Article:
Mumps, also known as ‘epidemic parotitis’, is a condition that is largely not a problem in the Western world thanks to the introduction of many medical supplies such as vaccinations and the means by which to give them. This was once a common problem particularly among school children and would lead to many days off. However thanks to medical supplies such as the vaccinations this is no longer the case, though it still is relatively prevalent in third world countries.
The name ‘mumps’ comes undoubtedly from the appearance caused by the disease. Here those infected will find that their glands around the jaw and around the neck swell up to create the appearance of a large swollen lower jaw. This is the main and most visible symptom of mumps and is known by its technical term of ‘parotid inflammation’. This does not occur in every case of mumps but around 65% infections – and 95% of those that show symptoms of any kind. The reason for this name is that it is the salivary glands (the glands in our mouth that cause the production of saliva) and in particular the parotid gland. In some cases this inflammation will appear unilateral meaning that it is only present on one side though it is more commonly bilateral (around 90% of cases are bilateral).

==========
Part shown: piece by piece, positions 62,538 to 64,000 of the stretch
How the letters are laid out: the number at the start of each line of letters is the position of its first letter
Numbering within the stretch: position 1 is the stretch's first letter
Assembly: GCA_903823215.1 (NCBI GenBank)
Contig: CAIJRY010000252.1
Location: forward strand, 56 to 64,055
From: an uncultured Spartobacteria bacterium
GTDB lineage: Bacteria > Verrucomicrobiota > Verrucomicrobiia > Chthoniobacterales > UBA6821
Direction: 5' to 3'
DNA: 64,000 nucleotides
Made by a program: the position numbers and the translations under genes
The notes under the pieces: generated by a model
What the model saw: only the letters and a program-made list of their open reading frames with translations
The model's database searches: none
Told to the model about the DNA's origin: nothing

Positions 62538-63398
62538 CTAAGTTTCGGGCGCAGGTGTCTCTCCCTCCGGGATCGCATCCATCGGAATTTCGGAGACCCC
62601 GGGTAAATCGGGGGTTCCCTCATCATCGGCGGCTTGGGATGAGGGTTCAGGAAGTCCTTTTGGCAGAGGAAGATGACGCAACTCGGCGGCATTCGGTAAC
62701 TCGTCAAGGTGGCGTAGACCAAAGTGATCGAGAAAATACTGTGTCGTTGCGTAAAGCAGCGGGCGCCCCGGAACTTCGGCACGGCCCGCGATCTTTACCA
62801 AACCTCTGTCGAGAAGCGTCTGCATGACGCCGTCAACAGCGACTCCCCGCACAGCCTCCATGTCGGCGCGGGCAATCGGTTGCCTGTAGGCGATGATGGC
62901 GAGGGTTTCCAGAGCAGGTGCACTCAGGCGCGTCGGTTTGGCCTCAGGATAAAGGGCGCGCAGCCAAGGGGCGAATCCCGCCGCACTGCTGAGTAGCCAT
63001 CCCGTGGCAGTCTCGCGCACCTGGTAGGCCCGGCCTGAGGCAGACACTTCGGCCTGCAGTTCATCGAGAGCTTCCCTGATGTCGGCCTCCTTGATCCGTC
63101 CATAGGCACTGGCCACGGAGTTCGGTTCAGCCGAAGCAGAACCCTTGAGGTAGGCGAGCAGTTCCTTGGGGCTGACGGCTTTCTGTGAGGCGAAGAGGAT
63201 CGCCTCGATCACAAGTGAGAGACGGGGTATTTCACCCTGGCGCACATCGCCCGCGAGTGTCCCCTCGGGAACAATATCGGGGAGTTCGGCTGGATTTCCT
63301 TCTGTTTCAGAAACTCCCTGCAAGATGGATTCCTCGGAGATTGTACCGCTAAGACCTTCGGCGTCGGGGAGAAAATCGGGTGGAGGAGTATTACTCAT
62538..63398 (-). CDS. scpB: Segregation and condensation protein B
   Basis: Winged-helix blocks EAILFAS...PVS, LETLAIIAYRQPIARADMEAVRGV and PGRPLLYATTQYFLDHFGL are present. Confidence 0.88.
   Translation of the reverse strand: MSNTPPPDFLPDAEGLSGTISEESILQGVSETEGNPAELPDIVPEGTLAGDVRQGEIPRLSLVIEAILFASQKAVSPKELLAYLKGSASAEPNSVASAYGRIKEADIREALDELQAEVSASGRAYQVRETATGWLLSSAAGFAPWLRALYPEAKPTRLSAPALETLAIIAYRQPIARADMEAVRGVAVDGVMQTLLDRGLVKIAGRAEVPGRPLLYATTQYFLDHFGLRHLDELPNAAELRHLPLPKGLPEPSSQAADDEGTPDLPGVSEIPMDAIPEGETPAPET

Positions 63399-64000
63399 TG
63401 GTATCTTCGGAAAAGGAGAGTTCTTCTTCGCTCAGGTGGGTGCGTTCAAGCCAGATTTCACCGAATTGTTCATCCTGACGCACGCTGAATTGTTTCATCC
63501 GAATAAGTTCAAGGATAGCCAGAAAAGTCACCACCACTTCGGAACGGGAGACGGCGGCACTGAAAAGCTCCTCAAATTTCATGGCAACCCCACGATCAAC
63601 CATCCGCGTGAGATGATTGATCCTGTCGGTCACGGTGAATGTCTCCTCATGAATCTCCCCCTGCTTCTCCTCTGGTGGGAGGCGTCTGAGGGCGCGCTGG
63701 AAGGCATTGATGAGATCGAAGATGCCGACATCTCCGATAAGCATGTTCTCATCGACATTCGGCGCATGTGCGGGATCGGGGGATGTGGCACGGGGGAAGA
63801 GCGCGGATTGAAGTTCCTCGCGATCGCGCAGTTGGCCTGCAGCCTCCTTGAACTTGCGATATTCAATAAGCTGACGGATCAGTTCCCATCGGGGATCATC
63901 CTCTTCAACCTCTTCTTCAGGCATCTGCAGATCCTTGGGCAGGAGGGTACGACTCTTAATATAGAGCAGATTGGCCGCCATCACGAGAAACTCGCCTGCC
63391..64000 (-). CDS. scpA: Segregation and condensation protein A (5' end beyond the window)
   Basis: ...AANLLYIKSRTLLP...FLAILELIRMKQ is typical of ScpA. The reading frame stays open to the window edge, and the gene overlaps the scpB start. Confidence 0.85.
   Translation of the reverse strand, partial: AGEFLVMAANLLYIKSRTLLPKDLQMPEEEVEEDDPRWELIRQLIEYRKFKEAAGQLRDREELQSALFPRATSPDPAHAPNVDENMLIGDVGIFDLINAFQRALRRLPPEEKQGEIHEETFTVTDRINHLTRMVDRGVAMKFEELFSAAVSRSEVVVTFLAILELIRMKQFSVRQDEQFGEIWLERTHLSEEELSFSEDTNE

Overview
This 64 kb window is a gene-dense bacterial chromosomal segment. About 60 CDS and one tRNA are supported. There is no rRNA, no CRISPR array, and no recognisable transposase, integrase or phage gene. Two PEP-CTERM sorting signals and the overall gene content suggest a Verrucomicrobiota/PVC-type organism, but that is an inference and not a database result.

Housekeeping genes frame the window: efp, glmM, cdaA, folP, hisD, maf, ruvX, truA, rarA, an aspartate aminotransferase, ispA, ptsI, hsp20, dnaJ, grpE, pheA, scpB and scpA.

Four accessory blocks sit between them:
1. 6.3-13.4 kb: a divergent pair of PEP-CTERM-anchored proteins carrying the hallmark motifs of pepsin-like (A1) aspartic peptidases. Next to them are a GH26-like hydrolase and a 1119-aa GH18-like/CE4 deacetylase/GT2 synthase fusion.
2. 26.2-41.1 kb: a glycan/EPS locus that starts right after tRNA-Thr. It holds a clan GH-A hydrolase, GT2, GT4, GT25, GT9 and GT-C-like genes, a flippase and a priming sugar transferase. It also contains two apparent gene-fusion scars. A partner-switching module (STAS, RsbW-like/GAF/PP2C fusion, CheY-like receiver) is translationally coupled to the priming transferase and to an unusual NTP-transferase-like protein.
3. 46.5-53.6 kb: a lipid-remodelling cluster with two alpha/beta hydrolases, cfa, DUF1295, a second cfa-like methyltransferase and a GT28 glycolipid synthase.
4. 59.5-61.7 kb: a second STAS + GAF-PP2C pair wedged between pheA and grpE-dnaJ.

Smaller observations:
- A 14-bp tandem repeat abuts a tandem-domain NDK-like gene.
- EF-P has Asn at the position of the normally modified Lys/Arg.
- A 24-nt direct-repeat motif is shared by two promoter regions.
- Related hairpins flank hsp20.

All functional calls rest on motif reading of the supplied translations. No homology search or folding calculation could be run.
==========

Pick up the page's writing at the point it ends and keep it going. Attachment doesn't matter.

This parotid inflammation (known also as parotitis) can then cause other unpleasant side effects. For example it might cause pain around the local area, especially when pressure is applied or when the patient is chewing. In some cases the swelling might of course also prevent the individual from being able to speak easily.
Other symptoms are separate from the parotitis. These include fever, headache and orchitis – orchitis being the painful inflammation of the testicles in a similar vein to the swelling caused in the jaw. Patients may also suffer a dry mouth, sore face and ears and sometimes complete loss of voice. The patient may also exhibit lethargy and potentially anorexia.
The condition is normally self limiting and will clear up on its own after a short period of time. However in some rare cases the infection can spread to other organs and thereby cause more serious complications. For example it has been known to spread to the brain where it can cause encephalitis (swelling of the brain). In these cases it is advisable for the patient to seek help from medical professionals who will have the necessary medical supplies to treat the condition. It is also advisable for those going through pregnancy to seek the help of medical professionals as mumps have been known to cause abortions.
The majority of the time however the disease will be prevented in the West by the mumps vaccine invented by Maurice Hilleman. Generally this vaccine is administered to children around 4-6 years and then again around 12-15 which will help provide lifetime protection. Mumps provides a great example of how good medical supplies and research in Western countries has resulted in a condition that was once highly common being all but eliminated.